A man on a plane from Los Angeles to Boston tried to stab a flight attendant in the neck with a broken spoon after trying to open a door in the air, federal prosecutors said Monday.
The incident took place Sunday night less than an hour before the United Airlines flight landed, according to the U.S. Attorney's Office for the District of Massachusetts.
Francisco Severo Torres, a 33-year-old from Leominster, Massachusetts, was tackled by passengers and restrained before the flight landed in Boston, where Torres was arrested, prosecutors said.
They said Torres appeared in federal court Monday and was held ahead of a hearing Thursday. It wasn't immediately clear if he had an attorney who could speak to his arrest.
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No one on board Flight 2609 was seriously hurt, a United Airlines representative told NBC10 Boston in a statement, saying the customer "was restrained after becoming a security concern" by the plane's crew and other customers.
"We have zero tolerance for any type of violence on our flights, and this customer will be banned from flying on United pending an investigation. We are cooperating with law enforcement in their investigation," their statement said.
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The incident began about 45 minutes before the plane was scheduled to land at Logan International Airport, prosecutors said, when an alarm went off in the cockpit that a door between first class and coach was disarmed, and a flight attendant found that the door's handle was moved about a one-fourth of the way to being unlocked.
The door was secured and the captain was notified, then another flight attendant reported seeing Torres near the door, saying they believed he'd tampered with it, according to prosecutors. When a flight attendant confronted the passenger about what happened, he allegedly asked if cameras caught him doing it, and the plane's employee urged the captain to land the plane as soon as possible, as Torres represented a threat to the plane.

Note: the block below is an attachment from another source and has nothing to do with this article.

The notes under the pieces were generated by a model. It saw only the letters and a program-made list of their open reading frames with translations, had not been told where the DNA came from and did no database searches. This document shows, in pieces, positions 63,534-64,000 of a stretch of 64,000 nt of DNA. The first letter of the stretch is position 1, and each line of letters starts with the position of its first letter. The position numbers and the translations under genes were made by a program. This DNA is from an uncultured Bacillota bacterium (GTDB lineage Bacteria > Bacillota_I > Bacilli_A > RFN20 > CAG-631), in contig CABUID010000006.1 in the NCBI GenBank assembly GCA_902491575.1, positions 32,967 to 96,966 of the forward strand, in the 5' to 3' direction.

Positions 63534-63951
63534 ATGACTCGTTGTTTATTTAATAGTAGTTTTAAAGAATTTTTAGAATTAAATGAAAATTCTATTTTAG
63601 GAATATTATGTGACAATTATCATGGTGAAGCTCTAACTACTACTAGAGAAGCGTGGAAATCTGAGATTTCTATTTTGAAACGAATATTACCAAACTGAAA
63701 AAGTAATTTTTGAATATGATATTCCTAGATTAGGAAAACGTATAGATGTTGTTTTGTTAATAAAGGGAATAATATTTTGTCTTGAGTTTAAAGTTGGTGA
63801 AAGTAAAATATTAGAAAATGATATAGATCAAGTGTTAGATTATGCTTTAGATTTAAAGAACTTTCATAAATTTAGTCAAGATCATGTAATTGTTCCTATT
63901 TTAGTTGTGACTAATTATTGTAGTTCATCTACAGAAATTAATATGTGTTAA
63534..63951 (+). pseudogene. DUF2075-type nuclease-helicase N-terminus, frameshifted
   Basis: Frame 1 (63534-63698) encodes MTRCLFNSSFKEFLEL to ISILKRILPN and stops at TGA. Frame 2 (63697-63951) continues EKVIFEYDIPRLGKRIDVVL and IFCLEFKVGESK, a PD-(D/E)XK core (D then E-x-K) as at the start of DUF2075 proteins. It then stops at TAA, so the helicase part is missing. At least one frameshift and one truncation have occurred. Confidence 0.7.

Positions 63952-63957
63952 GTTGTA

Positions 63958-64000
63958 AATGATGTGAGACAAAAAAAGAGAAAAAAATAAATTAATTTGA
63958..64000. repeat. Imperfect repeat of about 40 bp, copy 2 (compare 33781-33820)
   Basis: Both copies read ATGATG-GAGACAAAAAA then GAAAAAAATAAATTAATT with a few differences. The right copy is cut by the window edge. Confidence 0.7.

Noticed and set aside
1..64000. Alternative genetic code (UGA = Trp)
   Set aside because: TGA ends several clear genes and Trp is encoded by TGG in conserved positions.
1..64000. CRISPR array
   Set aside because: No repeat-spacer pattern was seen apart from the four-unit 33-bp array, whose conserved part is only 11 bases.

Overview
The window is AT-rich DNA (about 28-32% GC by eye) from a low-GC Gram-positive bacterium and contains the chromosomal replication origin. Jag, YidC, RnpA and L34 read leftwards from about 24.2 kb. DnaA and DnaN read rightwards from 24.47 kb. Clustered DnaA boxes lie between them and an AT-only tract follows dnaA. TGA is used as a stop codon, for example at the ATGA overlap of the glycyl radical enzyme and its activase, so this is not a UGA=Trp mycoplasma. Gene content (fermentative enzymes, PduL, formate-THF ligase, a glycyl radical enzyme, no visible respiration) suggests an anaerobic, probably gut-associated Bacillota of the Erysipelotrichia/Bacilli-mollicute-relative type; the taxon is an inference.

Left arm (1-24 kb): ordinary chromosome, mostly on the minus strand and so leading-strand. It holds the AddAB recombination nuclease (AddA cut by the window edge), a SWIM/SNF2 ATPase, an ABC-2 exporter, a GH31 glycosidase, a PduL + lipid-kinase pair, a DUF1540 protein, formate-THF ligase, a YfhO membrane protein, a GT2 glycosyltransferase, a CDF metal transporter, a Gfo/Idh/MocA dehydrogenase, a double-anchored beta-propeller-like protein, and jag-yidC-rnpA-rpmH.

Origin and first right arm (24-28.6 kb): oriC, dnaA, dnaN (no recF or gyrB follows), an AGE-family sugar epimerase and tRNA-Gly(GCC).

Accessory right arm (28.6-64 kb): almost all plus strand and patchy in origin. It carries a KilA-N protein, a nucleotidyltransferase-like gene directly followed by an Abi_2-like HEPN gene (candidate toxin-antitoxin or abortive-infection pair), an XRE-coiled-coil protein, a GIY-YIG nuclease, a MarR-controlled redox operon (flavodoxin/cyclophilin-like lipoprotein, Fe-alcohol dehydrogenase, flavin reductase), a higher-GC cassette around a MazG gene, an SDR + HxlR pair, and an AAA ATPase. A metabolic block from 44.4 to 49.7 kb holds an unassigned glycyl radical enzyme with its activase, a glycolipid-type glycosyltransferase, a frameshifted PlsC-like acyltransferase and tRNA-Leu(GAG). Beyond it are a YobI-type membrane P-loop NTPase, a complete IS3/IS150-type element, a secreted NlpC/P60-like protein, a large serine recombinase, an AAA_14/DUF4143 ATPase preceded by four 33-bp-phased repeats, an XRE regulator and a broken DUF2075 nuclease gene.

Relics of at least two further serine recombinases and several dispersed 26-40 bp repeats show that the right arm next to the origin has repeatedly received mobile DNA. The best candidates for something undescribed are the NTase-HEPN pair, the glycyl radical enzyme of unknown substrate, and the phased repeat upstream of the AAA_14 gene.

Soon after that, Torres approached two flight attendants standing in the aisle near the door and lunged at one of them with a broken metal spoon, hitting them around the neck three times, prosecutors said. That's when the passengers and crew tackled Torres.
Later, other passengers on the plane told investigators that, during a safety briefing, Torres had asked someone to show him on one of the seatback safety cards where to find an emergency door handle. They also reported seeing Torres pacing before the attack with the broken spoon, prosecutors said.
If convicted, Torres faces up to life in prison, according to prosecutors.
It's the second incident involving United planes at Logan airport in two days — on Monday morning, a United plane pushing back from a gate in Boston clipped another one. There is no indication the incidents are related.
In 2021, Torres had a lawsuit against the state-run Worcester Recovery Center and Hospital dismissed in Massachusetts' federal court — the same one where charges are being brought against him in the in-flight incident.
In that lawsuit, Torres, representing himself, claimed that severe spinal pain stemming from a car accident in 2014 was misdiagnosed as a mental disorder. Saying he was "the world's greatest Artist of all time," Torres sought $50 billion and a license to carry both firearms and explosives for personal protection; the case was dismissed because it was, as a state matter, not applicable to the federal jurisdiction.